RoeKo: How to predict success of thrombectomy for stroke

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Advanced software can now be used to evaluate CT scans of stroke patients, assessing the severity of the stroke and helping to identify patients who will not benefit from thrombectomy, attendees learned at the 98th German Radiology Congress (Deutscher Röntgenkongress, RöKo 2017) in Leipzig.

Furthermore, computers can even establish the likely effect of therapy more objectively than experts who evaluate the images manually, according to Dr. Christian Herweh, a neuroradiologist at Heidelberg University Hospital and a speaker on the opening day of the four-day conference.

Dr. Christian Herweh from Heidelberg. All images courtesy of the German Radiological Society.Dr. Christian Herweh from Heidelberg. All images courtesy of the German Radiological Society.

The treatment of patients with ischemic stroke has changed dramatically in recent years. In the past, the standard therapy was intravenous lysis to dissolve blood clots in the brain. Today, thrombectomy offers a minimally invasive endovascular therapy shown in major studies to have clear benefits compared with lysis alone.

"As a result of these studies, thrombectomy is now being used for large numbers of patients," he said in advance of the congress. "But it's not always clear that every patient is actually benefiting from it."

This is a problem because thrombectomy is carried out mainly at larger centers to which patients must often be transported, and there is no point in exposing them to this unnecessary stress if they will not benefit from the intervention.

In large clinical studies, thrombectomy has been used mainly in patients whose CTs show a lower degree of severity, normally assessed using the Alberta Stroke Program Early CT Score (ASPECTS). In most of the successful studies, including ESCAPE, SWIFT PRIME, and REVASCAT, the ASPECTS must be no worse than six or seven points out of 10.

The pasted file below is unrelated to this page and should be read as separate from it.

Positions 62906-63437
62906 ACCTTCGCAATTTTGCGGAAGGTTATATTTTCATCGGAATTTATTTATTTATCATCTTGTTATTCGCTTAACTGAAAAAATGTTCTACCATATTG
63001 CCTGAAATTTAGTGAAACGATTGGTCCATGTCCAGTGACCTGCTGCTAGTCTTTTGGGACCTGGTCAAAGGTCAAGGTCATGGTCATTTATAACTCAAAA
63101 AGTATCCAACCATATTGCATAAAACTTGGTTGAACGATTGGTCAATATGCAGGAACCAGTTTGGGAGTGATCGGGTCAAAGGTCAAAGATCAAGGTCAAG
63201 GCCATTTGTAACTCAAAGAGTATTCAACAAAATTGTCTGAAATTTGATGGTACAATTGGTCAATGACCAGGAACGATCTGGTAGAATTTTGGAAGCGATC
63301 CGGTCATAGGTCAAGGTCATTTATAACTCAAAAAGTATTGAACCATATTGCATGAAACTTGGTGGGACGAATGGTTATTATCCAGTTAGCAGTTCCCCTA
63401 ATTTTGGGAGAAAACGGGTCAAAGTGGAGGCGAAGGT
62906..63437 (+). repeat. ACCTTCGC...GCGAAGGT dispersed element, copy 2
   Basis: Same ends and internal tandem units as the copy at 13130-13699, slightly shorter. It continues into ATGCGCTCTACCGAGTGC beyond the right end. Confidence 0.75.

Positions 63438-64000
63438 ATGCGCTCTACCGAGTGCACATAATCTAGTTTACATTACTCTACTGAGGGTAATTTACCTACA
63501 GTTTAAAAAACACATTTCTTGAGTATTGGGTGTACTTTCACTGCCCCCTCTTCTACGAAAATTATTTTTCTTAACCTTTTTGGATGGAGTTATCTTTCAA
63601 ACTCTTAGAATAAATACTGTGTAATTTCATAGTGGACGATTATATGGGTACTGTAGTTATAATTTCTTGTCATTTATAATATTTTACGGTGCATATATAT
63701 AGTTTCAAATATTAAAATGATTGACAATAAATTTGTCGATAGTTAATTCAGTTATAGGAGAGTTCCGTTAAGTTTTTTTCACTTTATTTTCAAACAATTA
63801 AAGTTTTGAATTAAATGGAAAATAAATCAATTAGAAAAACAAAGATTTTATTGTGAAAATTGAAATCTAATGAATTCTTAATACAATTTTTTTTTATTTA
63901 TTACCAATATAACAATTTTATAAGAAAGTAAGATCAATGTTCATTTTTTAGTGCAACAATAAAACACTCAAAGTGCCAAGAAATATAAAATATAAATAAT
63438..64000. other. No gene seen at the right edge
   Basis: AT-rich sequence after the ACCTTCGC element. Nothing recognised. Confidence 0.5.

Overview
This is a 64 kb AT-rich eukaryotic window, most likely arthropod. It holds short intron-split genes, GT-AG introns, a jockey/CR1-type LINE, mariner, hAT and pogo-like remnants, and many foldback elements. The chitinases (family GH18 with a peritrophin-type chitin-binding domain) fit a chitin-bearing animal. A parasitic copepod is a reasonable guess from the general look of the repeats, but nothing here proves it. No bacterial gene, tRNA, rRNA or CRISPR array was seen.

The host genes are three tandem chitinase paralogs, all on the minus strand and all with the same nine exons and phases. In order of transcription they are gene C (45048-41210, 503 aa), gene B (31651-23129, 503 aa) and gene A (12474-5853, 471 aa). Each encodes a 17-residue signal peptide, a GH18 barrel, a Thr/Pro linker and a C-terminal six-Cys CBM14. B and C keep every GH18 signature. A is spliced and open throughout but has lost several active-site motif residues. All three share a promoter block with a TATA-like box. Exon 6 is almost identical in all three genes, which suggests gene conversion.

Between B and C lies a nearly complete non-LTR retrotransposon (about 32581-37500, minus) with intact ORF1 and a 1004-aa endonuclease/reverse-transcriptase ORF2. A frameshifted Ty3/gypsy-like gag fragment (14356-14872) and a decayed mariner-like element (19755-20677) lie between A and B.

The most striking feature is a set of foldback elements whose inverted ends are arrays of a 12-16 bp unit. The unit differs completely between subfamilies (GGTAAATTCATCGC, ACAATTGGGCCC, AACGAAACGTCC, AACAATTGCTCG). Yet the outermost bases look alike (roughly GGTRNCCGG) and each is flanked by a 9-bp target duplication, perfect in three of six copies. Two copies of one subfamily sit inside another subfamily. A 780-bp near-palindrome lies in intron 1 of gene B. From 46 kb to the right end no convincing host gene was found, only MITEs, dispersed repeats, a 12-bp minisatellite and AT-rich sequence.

ASPECTS scoring is standard in patients who undergo CT for a recent stroke. "Doing the scores manually requires a high degree of experience, and is prone to error," Herweh said, adding that this problem can be solved by using software to calculate the scores. "It's more objective, and may be better than radiologists at evaluating patients' prognoses."

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Computers versus experts

The Brainomix eASPECTS software, which has been around for some time now, is increasingly proving its value in clinical studies.

An initial validation study of 34 patients by the Heidelberg group showed that software evaluation of CT images was better than assessments by radiologists with limited training, and performed to the same level as experts. Furthermore, a U.K. study of 132 patients showed the software was at least equal to neuroradiologists, he explained.

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It works from a technical viewpoint, but the key clinical question is whether this method is better than, or as good as, experts at predicting which patients have a poor prognosis. Therefore, Herweh and his colleagues carried out a third study of 212 recent stroke patients, using three experts and the software to calculate the ASPECTS retrospectively. The result was then correlated with the patients' actual clinical progress.

"What we've shown is that the software reliably predicts a poor prognosis following thrombectomy," he stated.

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A low eASPECTS has a statistically significant correlation to such a prognosis. Among experts, however, this correlation was statistically significant in only one out of three cases. In other words, software-based scoring could be more objective and clinically conclusive than manual scoring by experts.

"Of course, the software will never make treatment decisions on its own," Herweh concluded. "But it can provide valuable guidance in patients with borderline ASPECTS due to clear and early CT indications, which make therapy decisions more difficult."

Editor's note: This is an edited version of a translation of an article published in German online by the German Radiological Society (DRG, Deutsche Röntgengesellschaft). Translation by Syntacta Translation & Interpreting. To read the original article, click here.

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